A large of number of cheating cases arising out of the buying-selling of lands are recorded during recent times in Andhra Pradesh.  A society which is aiming to find a place along side the societies of developed nations, a society calling itself as the place to shop for the largest pool of technical manpower, a nation calling itself just, cannot keep quiet for long in matters of injustice, touching the lives of its citizens.  There are questions which spring in a persons mind when he seeks to purchase any piece of land; questions relating to whether the land in question belongs to the seller, the claim of Government on the land, genuineness of the documents etc.  People are used to verifying the encumbrance certificate(EC) issued by the registration department alone, before any purchase.  Revelation that the land belongs to Government or to a different owner at a post-purchase date will make them subjects of injustice at the hands of unscrupulous persons and Government inaction.  If registration department and the link documents are one side of the story of any piece of land, there is another side, much more ancient and interesting, that is narrated by the records of revenue department.  It is therefore in the interest of buyers to have a look at the other side of the story.  The Government also has a major role in proactively revealing the history of all the lands as well as the real-time changes as they happen minute to minute, to its citizens, with the aid of current day technology.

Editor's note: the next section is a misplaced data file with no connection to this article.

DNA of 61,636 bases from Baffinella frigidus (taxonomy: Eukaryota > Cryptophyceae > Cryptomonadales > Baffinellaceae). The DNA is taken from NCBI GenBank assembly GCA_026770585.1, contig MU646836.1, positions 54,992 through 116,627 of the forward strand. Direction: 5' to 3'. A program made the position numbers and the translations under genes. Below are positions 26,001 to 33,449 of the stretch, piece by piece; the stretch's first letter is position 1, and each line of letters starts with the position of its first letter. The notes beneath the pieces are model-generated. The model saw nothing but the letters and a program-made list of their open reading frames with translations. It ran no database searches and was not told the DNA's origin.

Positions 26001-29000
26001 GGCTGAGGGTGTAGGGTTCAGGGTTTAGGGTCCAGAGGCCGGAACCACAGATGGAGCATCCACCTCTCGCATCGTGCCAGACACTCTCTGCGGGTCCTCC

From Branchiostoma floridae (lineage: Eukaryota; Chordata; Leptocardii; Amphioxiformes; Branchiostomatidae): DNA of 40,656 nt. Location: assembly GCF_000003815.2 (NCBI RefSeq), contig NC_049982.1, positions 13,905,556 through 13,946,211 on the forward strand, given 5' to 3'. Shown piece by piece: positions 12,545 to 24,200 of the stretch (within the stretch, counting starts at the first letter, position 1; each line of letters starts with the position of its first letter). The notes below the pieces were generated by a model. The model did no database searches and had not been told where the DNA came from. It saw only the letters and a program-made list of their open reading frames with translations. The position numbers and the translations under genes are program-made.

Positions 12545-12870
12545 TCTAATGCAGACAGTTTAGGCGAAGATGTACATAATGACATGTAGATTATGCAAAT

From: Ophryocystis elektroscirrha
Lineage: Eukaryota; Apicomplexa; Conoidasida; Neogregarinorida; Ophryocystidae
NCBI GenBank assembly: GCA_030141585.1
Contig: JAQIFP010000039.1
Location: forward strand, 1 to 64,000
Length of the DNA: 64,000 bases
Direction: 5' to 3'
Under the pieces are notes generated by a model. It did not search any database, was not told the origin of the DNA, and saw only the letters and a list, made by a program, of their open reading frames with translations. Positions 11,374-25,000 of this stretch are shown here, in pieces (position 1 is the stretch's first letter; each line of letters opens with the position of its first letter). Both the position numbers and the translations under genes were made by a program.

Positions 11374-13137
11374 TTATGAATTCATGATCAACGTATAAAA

There are sufficient records available at the Tehsildar's Office, Revenue Divisional Office and the Collectorate which help us determine the history of the land.  All the villages had undergone some kind of survey and settlement operations(process of demarcating the various parcels of land in the possession of the ryots, preparation of sketches of each parcel to scale and establishing the ownership of the parcel), in the past, either during British time or afterwards, which established clearly the nature and the history of any piece of land.  There are two primary types of old records available for this purpose.

Survey Land Record (prepared by the survey teams)
The old record available with any village consists of the record prepared by the survey team at the time of survey settlement operations.  This record can be identified by the fact that it has around 30 columns, the first half of the columns on the left hand side page of the record showing details brought forward from the previous record, and the other half of the columns on the right hand side page showing the details of the current survey; it further has stamps of the survey team with number, the signatures of the survey officials. This is called as the Survey Land Register(SLR- in case of Inam or Estate villages) or Rough Land Register(RLR- in case of Government Villages).  This record is like a draft which show the ownership details subject to confirmation by the revenue officials; however the details relating to the survey part are authentic.  The survey team also prepares Field Measurement Books(FMB) and Rough Village Map(RVM) along with the SLR. 

Resettlement Register (prepared by revenue authorities)